For over 20 years, genetically encoded Ca2+ indicators have illuminated dynamic Ca2+ signaling activity in living cells and, more recently, whole organisms. We are just now beginning to understand how they work. Various fluorescence colors of these indicators have been developed, including red. Red ones are promising because longer wavelengths of light scatter less in tissue, making it possible to image deeper. They are engineered from a red fluorescent protein that is circularly permuted and fused to a Ca2+-sensing domain. When Ca2+ binds, a conformational change in the sensing domain causes a change in fluorescence. Three factors can contribute to this fluorescence change: 1) a shift in the protonation equilibrium of the chromophore, 2) a change in fluorescence quantum yield, and 3) a change in the extinction coefficient or the two-photon cross section, depending on if it is excited with one or two photons. Here, we conduct a systematic study of the photophysical properties of a range of red Ca2+ indicators to determine which factors are the most important. In total, we analyzed nine indicators, including jRGECO1a, K-GECO1, jRCaMP1a, R-GECO1, R-GECO1.2, CAR-GECO1, O-GECO1, REX-GECO1, and a new variant termed jREX-GECO1. We find that these could be separated into three classes that each rely on a particular set of factors. Furthermore, in some cases, the magnitude of the change in fluorescence was larger with two-photon excitation compared to one-photon because of a change in the two-photon cross section, by up to a factor of two.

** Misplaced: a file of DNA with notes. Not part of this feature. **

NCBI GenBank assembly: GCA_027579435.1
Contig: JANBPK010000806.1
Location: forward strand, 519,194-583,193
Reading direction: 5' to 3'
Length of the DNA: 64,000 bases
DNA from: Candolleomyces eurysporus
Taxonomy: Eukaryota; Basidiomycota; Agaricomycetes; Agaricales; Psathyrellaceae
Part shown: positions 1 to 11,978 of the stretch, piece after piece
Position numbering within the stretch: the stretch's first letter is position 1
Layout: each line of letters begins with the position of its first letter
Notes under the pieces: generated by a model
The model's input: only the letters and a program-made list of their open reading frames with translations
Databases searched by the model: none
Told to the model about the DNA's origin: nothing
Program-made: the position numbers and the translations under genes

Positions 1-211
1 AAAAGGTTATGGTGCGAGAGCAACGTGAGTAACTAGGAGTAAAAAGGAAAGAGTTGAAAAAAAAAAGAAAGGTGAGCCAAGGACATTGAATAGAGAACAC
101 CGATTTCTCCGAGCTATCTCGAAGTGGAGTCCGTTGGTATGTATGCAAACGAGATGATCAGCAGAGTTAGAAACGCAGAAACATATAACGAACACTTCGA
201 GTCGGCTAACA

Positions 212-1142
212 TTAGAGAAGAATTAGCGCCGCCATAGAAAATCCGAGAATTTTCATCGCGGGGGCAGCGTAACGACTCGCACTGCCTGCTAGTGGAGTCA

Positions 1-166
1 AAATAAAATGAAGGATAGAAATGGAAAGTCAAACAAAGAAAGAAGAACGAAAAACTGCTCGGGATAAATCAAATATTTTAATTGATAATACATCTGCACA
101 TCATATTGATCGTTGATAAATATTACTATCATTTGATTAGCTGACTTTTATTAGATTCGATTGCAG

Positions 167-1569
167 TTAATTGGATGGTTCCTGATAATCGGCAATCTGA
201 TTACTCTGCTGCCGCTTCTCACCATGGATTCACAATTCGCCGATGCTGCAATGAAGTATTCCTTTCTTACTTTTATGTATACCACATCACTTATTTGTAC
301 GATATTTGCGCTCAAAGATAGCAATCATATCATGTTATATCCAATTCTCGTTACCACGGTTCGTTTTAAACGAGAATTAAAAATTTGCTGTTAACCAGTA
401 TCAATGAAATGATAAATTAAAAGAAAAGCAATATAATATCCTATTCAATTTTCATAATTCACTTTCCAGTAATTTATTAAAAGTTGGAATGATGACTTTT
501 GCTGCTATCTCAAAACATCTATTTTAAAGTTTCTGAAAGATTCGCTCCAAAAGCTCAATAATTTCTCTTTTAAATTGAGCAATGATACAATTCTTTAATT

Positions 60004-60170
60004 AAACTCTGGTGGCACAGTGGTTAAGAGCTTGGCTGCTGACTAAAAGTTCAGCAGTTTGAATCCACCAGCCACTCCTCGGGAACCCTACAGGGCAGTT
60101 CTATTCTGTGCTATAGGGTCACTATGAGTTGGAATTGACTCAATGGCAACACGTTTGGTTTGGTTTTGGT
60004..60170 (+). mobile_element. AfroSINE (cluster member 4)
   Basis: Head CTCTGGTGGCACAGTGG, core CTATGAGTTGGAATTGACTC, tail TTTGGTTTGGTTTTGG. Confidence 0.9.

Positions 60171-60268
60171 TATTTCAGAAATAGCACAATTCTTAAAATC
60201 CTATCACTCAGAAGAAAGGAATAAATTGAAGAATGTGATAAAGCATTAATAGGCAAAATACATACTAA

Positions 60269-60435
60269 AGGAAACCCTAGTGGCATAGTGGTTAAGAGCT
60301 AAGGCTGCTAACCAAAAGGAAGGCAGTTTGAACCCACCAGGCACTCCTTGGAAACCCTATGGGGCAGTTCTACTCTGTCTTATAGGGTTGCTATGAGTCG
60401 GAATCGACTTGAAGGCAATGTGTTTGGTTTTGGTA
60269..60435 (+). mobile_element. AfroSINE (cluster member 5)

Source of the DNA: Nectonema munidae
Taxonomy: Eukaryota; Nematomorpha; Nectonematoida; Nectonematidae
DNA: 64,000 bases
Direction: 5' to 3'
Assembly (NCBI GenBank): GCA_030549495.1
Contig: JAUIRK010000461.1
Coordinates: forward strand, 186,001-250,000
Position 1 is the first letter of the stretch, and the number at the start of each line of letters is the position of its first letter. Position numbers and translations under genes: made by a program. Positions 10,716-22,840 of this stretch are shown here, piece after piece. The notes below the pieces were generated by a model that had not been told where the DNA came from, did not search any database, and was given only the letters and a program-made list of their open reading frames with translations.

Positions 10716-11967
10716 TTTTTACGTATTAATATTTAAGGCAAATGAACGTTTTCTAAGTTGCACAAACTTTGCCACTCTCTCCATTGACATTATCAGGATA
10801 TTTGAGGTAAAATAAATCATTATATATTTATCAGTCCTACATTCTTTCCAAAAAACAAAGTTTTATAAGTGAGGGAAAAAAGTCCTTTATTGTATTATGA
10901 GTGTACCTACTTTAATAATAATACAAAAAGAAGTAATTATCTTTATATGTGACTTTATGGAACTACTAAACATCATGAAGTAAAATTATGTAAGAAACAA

Crown Copyright © 2019. Published by Elsevier Inc. All rights reserved.